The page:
The mission of the base is to serve the fleet concentration of San Diego. The strategic significance of Naval Weapons Station Seal Beach cannot be overstated in relation to the Pacific Fleet. It is the only weapons station within 1000 miles of San Diego. The next closest facility providing the same level of service is in Washington State.
Within the Naval Munitions Command, one detachment is Seal Beach. The facility provides ordnance for forces in the Pacific. An additional location is in Fallbrook, which is just outside of Camp Pendleton, north east of San Diego. The Seal Beach detachment provides ordnance loading and unloading for every surface vessel in the inventory, except a carrier and LHA/LHD. Support is also provided for the US Coast Guard and occasional foreign flag carrying military vessels. The Command also provides a missile department and services a couple types of major systems within the Pacific fleet.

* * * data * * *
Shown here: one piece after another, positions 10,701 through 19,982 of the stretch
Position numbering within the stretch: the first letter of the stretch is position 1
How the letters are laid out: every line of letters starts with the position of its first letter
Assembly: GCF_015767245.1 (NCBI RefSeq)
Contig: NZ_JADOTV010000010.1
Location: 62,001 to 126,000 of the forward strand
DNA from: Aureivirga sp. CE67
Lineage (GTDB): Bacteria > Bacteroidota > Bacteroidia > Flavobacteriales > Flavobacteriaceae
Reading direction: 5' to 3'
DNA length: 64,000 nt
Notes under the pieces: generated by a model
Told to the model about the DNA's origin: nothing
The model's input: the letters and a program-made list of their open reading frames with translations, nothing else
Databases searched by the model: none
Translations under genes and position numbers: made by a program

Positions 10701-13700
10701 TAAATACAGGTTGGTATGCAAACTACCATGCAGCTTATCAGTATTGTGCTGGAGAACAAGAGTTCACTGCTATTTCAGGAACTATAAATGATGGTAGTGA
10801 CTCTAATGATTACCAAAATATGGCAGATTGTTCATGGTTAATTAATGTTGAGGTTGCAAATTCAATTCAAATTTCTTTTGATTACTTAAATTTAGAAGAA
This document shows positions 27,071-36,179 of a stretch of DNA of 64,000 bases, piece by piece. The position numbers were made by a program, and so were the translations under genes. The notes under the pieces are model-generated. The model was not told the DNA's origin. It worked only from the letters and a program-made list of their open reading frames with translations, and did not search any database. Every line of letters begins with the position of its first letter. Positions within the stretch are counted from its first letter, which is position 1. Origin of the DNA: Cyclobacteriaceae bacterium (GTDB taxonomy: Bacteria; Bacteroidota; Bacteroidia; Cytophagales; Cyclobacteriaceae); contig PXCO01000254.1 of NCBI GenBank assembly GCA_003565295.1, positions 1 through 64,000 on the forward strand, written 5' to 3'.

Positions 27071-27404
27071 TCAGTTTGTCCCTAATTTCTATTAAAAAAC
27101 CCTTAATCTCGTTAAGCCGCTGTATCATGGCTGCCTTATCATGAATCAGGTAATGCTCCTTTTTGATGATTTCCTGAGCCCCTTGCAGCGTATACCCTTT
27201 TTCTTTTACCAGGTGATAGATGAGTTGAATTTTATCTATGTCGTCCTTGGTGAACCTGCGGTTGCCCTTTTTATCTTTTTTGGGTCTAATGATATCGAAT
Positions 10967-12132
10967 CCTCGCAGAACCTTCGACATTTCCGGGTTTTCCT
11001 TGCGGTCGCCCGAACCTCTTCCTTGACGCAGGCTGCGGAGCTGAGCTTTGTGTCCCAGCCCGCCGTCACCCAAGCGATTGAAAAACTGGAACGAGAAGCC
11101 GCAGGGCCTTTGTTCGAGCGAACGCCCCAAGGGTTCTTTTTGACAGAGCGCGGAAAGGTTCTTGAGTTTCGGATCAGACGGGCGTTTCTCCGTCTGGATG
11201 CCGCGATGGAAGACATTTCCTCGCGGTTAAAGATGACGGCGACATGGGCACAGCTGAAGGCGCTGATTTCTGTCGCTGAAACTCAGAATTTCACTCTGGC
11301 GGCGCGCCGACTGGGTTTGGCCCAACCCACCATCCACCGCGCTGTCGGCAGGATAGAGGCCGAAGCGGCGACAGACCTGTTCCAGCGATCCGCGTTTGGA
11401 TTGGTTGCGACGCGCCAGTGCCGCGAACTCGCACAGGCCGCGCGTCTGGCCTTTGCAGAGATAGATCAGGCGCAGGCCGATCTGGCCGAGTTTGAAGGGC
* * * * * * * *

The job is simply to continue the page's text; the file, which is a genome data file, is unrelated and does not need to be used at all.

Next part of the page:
Captain Sherman explained that the base wharf has been opened since the early 1960s. Ships typically visit the base before and after deployment and during workup cycles when entering or leaving shipyards. The base maintains all types of air defense and cruise missiles such as Tomahawk and RAM systems. Additionally, lightweight torpedoes such as Mark 46 and Mark 54 and an exercise mine shop are maintained by the base. Replenishment of munitions for ships include missiles and torpedoes, to counter measures and gun ammo from 9mm to 5-inch deck guns. Average annual value of inventory is $1.8 billion which is used to service approximately 40 ships per year.